L'incidence des régimes de responsabilité environnementale sur les comportements de prévention et d'assurance des firmes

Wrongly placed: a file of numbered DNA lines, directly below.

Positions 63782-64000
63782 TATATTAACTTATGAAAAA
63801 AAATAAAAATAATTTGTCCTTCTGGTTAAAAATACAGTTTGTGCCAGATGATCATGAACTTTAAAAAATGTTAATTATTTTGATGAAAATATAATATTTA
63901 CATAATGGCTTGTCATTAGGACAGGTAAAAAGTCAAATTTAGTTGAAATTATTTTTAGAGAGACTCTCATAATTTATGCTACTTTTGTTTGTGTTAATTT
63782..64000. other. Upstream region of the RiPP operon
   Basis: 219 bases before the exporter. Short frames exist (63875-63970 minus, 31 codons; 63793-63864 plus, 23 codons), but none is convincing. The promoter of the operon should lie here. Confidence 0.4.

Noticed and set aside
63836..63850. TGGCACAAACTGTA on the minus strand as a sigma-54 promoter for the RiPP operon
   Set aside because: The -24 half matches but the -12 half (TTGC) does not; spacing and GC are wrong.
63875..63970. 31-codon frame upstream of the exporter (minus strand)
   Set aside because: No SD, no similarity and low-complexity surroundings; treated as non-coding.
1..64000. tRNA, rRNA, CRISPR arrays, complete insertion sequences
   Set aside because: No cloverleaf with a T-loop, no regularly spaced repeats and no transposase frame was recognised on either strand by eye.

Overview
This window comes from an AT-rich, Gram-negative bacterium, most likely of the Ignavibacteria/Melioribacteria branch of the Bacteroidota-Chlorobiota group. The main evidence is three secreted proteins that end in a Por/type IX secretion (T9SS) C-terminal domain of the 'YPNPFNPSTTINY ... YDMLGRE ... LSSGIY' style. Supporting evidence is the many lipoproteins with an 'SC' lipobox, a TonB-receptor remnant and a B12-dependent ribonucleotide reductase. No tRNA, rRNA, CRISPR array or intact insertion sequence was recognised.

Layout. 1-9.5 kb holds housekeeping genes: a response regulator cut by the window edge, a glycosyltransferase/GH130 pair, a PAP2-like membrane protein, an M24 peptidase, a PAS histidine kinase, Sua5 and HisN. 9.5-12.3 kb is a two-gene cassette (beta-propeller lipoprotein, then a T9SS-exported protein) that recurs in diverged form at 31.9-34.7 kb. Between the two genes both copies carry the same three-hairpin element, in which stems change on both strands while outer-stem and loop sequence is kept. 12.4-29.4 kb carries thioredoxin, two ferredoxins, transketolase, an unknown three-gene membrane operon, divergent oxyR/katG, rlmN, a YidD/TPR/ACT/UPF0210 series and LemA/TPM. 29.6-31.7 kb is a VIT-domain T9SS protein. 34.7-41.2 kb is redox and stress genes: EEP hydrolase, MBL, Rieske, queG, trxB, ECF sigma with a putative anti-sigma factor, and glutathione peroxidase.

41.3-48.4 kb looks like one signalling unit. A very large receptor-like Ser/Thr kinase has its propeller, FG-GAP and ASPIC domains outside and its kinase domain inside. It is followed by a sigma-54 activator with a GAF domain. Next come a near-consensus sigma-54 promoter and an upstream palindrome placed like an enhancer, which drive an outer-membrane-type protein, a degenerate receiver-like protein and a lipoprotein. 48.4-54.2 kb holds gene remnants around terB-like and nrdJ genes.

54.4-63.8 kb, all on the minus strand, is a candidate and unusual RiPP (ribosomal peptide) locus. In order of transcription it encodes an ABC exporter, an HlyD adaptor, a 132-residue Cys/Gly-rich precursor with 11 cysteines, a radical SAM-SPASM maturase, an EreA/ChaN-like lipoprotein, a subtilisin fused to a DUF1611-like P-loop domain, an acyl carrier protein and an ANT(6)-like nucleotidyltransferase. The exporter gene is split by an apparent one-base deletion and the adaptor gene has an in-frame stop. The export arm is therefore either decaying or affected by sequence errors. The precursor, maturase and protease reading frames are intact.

Firms are often protected by limited liability, which holds them financially liable for an environmental damage only upon their net value. Limited liability may explain the under-investment in prevention by firms and the small demand for pollution insurance. To counterbalance this tendency, the American Congress adopted a harsh environmental legislation in 1980 which extends the (financial) liability to any operator of the pollutant firm, and especially to banks. In the Directive on environmental liability proposed by the European Parliament and the Council of the European Union, financial guarantees rather than extended liability are the important point. In this article, we study both liability systems in the light of the results of the economic theory on the impact of extended liability on the behaviors of firms, banks and insurers. Classification JEL : D82, D62, K32, Q2.
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